Jun 3, 2016 | By Alec

The popularity of industrial 3D printing has been skyrocketing, which has significant consequences for the plastics industry. While it used to be little more than a niche market, more and more plastics specialists are turning their attention to industrial 3D printing materials and are even forced to change their production methods entirely. In a bid to meet this growing industry demand, the German Dressler Group has now opened a new production plant that relies on new pulverization techniques to increase 3D printable powder yields.

In case you’ve never heard of the Dressler Group, this German company is something of an authority when it comes to plastic grinding. Part of a family-owned group that includes Godding + Dressler GmbH, Linus GmbH and Micro Powder System GmbH, they have been in the business for more than 35 years. Currently, they produce a very wide range of thermoplastic, natural rubber, elastomer and chemo-technical powders. They also closely collaborate with industry partners to develop new products; depending on demands, their powders can be as small as 20 microns per grain.

Like others in their field, they have also noticed an increasing demand for industrial 3D printable powders, and argue that the technology is heading towards a bright future. “3D printing on demand fulfils the need for faster innovations, the construction of special parts and for product individualization,” they say. Among others, they process plastic powders for surface coatings, laser sintering and other 3D printing applications.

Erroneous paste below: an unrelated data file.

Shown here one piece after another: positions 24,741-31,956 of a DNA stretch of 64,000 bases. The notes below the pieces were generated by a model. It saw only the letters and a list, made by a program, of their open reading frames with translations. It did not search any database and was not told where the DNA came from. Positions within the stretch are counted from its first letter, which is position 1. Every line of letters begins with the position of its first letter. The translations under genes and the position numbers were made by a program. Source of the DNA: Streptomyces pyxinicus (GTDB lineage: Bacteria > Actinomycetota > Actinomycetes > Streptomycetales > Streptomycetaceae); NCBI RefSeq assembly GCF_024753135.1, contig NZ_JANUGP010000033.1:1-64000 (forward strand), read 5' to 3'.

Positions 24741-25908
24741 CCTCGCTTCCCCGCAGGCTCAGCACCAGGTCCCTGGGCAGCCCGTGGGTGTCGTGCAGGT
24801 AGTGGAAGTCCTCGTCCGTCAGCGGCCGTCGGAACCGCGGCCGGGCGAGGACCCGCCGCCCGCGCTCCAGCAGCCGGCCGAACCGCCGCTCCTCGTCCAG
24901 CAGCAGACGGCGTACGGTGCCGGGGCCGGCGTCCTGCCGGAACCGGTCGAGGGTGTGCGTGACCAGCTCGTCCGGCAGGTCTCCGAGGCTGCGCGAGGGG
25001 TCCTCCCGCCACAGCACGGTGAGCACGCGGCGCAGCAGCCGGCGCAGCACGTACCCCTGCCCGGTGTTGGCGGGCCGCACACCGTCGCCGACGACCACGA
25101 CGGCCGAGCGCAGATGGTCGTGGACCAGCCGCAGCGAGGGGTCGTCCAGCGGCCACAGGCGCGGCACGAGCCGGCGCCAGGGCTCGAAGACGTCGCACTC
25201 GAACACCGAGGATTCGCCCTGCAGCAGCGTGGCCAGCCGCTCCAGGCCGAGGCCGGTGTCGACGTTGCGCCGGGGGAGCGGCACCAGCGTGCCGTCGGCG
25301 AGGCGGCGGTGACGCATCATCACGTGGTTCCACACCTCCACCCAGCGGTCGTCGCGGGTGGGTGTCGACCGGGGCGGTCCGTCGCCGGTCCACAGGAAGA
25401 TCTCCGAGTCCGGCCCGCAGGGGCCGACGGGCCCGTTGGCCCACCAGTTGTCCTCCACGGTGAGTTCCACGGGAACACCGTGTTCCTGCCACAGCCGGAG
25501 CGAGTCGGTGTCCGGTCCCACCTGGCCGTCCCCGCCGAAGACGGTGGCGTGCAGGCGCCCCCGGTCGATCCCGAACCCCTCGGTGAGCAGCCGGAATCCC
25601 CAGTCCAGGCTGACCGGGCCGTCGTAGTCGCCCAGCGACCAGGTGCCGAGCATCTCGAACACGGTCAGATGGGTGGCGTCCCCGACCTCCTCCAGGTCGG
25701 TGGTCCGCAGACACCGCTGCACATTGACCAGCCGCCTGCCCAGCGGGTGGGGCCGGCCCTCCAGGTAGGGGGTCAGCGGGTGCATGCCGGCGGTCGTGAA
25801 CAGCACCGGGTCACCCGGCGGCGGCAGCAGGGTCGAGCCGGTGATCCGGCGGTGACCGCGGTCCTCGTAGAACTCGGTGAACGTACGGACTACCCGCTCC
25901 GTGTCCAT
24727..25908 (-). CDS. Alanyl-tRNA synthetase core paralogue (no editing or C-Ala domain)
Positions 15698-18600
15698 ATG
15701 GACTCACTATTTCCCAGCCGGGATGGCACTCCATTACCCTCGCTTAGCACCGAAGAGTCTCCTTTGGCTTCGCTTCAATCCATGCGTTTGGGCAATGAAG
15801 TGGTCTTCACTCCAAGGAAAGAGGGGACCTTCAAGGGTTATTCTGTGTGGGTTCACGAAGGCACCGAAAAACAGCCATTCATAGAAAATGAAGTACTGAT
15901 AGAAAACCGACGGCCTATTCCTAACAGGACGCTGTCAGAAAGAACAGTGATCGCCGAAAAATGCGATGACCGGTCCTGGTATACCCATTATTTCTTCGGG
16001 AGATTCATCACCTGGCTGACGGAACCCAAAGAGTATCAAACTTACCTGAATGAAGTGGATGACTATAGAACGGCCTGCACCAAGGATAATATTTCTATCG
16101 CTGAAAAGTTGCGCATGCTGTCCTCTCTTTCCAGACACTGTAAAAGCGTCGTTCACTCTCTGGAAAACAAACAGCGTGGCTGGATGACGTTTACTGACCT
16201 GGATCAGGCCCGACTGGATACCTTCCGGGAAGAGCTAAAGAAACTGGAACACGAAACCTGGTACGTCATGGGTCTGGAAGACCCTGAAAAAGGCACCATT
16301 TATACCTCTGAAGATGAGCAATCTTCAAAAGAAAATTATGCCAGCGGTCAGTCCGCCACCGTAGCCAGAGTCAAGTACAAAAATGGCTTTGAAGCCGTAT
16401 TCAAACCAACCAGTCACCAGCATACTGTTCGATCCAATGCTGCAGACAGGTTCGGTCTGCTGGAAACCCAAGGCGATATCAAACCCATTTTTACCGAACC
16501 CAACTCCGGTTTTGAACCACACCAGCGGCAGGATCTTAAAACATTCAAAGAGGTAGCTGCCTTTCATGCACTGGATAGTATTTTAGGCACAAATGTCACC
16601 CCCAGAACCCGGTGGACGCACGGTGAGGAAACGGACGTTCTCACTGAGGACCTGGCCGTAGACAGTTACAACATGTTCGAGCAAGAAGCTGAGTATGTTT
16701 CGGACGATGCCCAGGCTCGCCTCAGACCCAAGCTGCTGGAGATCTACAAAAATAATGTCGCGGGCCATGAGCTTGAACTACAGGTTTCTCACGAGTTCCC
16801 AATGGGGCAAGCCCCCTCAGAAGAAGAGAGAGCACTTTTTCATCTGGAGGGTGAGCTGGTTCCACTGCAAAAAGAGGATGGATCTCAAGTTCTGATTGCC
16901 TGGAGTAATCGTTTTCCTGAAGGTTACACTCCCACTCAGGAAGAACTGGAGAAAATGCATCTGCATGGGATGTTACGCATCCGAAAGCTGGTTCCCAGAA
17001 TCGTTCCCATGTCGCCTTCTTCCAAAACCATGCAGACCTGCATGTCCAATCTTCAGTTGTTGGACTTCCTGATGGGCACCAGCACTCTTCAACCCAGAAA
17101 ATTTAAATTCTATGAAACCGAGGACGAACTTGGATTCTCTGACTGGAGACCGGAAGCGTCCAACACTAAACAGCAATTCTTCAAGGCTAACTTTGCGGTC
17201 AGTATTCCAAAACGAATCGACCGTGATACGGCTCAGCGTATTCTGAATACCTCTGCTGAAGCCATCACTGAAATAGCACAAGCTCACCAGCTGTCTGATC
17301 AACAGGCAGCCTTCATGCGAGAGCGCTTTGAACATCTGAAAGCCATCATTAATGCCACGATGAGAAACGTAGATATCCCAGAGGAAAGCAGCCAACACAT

However, 3D printing brings its own limitations to the table for material manufacturers. Especially new powders are often available in very limited quantities, due to inefficient raw material processing. “Unsuccessful attempts or a poor pulverization yield may mean a significant delay for product development,” they explain. This can, they add, seriously affect product development and 3D printing adoption rates.

To combat this problem, the Dressler Group has opened a new production plant for pulverizing materials and producing powders. Featuring a 400 square meter innovation lab, this new technical center is fully equipped to manufacture and develop new top level 3D printable powders. “The parameters devised for thermoplastic and thermoplastic elastomer powders can be tested directly in application tests for various techniques and selected according to economic criteria,” they say. The plant is also equipped with a six-meter-high test spray tower which can be used to optimize flow properties and grain shapes and sizes.

What’s more, they have also invested in new pulverization techniques to optimize powder production. “Depending on the product, [we can now] achieve a yield of almost 100%,” they say. Thanks to this new plant and technique, the Dressler Group will now be able to produce specific powder quantities of anywhere from a few kilograms to 100 kg, to meet all customer-specific demands. Like the other Dressler Group grinding plants, it is certified in accordance with the EU’s ISO 9001 standards.

Through these investments, the Dressler Group feels they are able to facilitate client wishes and innovations. “To be really innovative, sometimes unconventional paths also have to be taken. We have consistently retained this possibility with our in-house plant construction and use this expertise to cater in a timely manner to the special process requirements of our customers with the greatest flexibility,” CEO Jan Dressler said. “Our customers know that they can develop innovations with us and that they can rely on our discretion.”



Posted in 3D Printer Company



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